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Reflections on the meaning of the 4th of July


Kelly Conroy
MSM Class of 2013

(7/2011) John Adams made a prediction. He analyzed the past and – as we call it when taking the SAT Reasoning Test– made an educated guess. Over the past 235 years, John Adams’ prediction has almost proven true every year.

A small boy named John climbs on his father’s lap after an exhausting day. He still has a faint smile on his face as he collapses deeper into his father’s arms. "Was that someone’s birthday party?" John asks and his father just chuckles in reply. "Or was it a New Year celebration?" the boy persists. "There’s actually a lot more to it than the festivities that you remember," the father finally explains.

Indeed, John remembers the smell of grilled hamburgers and corn giving off fresh aromas. He loved whizzing water balloons through the air. The bean-toss game that he won was definitely a favorite. John also spit watermelon seeds, ran through the yard with friends, and watched his parents and neighbors chat on the back patio. The most exciting part, however, was at the end of the night as he gazed in amazement as vibrant red, white, and blue colors exploded in the sky!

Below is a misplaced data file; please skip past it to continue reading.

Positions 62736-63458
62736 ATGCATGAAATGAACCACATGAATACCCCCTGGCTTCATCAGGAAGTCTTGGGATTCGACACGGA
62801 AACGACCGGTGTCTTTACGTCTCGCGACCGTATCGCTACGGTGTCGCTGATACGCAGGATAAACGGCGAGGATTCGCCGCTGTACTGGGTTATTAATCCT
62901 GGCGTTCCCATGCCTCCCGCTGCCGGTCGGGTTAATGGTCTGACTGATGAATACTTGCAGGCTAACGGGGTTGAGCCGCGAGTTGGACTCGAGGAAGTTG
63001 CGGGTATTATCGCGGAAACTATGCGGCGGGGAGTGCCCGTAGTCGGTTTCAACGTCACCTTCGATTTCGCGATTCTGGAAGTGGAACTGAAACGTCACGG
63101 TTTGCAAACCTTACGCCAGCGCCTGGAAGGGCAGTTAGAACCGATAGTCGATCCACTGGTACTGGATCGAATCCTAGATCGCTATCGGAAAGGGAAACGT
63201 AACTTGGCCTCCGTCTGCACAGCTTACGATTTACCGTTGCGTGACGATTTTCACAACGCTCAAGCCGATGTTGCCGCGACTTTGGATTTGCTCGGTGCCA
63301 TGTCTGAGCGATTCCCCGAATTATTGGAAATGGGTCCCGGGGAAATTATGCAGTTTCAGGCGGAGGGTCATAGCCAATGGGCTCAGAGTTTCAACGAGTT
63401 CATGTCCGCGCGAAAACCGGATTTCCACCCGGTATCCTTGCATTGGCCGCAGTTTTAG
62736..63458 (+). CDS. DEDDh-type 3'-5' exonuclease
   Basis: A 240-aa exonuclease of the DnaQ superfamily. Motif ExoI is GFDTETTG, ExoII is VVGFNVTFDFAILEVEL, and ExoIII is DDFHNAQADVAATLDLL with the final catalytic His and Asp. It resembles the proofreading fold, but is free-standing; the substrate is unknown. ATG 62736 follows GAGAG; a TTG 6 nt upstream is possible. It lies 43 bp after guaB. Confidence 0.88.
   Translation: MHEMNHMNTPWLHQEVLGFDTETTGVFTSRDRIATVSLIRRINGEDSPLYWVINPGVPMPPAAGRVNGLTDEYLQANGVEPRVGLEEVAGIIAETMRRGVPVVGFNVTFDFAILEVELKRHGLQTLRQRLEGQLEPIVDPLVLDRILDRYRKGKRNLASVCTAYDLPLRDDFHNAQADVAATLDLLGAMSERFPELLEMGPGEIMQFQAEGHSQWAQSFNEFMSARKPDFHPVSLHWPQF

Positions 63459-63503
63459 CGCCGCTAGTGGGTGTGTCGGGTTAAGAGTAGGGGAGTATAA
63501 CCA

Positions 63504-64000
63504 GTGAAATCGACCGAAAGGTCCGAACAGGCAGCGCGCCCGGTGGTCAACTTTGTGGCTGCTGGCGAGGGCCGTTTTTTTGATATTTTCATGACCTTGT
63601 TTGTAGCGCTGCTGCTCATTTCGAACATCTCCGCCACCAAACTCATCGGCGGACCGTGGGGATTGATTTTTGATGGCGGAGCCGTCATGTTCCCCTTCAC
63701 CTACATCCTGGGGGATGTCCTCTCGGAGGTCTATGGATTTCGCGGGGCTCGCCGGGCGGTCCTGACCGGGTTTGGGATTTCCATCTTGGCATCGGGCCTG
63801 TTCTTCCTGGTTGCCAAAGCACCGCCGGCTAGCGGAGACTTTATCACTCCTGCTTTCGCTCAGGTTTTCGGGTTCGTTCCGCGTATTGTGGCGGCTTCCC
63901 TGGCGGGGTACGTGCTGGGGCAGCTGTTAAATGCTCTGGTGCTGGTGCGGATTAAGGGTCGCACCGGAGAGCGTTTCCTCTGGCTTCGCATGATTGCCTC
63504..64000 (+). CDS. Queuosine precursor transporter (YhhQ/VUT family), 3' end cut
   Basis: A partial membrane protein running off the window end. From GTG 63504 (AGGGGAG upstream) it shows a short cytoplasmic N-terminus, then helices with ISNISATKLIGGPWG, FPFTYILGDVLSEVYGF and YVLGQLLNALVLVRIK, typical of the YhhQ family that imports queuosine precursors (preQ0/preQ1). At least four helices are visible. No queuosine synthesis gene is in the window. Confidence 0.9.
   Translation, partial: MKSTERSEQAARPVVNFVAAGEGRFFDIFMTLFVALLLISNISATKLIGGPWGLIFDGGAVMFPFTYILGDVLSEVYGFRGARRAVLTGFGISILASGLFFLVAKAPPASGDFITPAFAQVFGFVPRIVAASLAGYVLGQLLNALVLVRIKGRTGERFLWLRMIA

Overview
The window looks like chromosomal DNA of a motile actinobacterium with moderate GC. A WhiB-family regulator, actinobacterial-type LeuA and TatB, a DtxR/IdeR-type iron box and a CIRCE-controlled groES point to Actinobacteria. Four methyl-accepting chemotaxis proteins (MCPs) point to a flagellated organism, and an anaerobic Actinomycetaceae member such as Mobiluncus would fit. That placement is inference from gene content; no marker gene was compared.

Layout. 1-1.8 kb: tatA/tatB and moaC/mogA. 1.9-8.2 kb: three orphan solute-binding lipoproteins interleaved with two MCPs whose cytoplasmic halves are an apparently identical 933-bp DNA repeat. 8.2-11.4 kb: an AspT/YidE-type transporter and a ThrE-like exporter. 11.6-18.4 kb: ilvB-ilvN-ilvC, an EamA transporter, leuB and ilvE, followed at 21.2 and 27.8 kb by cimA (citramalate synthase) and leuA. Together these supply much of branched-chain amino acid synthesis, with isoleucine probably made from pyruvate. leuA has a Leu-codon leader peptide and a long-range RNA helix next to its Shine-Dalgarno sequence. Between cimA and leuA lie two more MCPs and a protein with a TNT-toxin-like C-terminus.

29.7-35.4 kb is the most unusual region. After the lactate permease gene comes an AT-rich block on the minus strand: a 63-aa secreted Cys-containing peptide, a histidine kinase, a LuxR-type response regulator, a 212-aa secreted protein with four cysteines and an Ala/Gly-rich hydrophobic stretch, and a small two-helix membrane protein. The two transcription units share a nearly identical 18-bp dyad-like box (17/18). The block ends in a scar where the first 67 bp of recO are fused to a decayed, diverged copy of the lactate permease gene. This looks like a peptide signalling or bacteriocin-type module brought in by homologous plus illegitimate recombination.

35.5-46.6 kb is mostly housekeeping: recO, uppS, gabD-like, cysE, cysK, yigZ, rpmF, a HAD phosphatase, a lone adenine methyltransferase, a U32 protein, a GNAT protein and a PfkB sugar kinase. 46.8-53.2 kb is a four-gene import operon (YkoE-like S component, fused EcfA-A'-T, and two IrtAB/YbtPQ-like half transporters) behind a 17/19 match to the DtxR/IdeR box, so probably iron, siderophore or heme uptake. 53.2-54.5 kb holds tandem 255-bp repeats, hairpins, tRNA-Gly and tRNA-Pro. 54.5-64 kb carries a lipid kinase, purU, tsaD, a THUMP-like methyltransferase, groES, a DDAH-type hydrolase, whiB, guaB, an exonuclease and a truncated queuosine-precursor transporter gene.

But John also remembers a couple other memories from the day. He read the words "God bless America" written on the large vanilla cake. John knew that he had visited Independence Hall in Philadelphia with his parents earlier in the day. He also had worn a special new American flag t-shirt. "You were pretty attentive, weren’t you?" his father gladly relates, "These things and your other memories point us to the real meaning of the day – the adoption of the Declaration of Independence on July 4, 1776."

John Adams predicted that July 2nd would be remembered as a "great anniversary festival… commemorated, as the Day of Deliverance by solemn Acts of Devotion to God Almighty… solemnized with Pomp and Parade, with Shews, Games, Sports, Guns, Bells, Bonfires and Illuminations from one end of this continent to the other from this time forward forever more."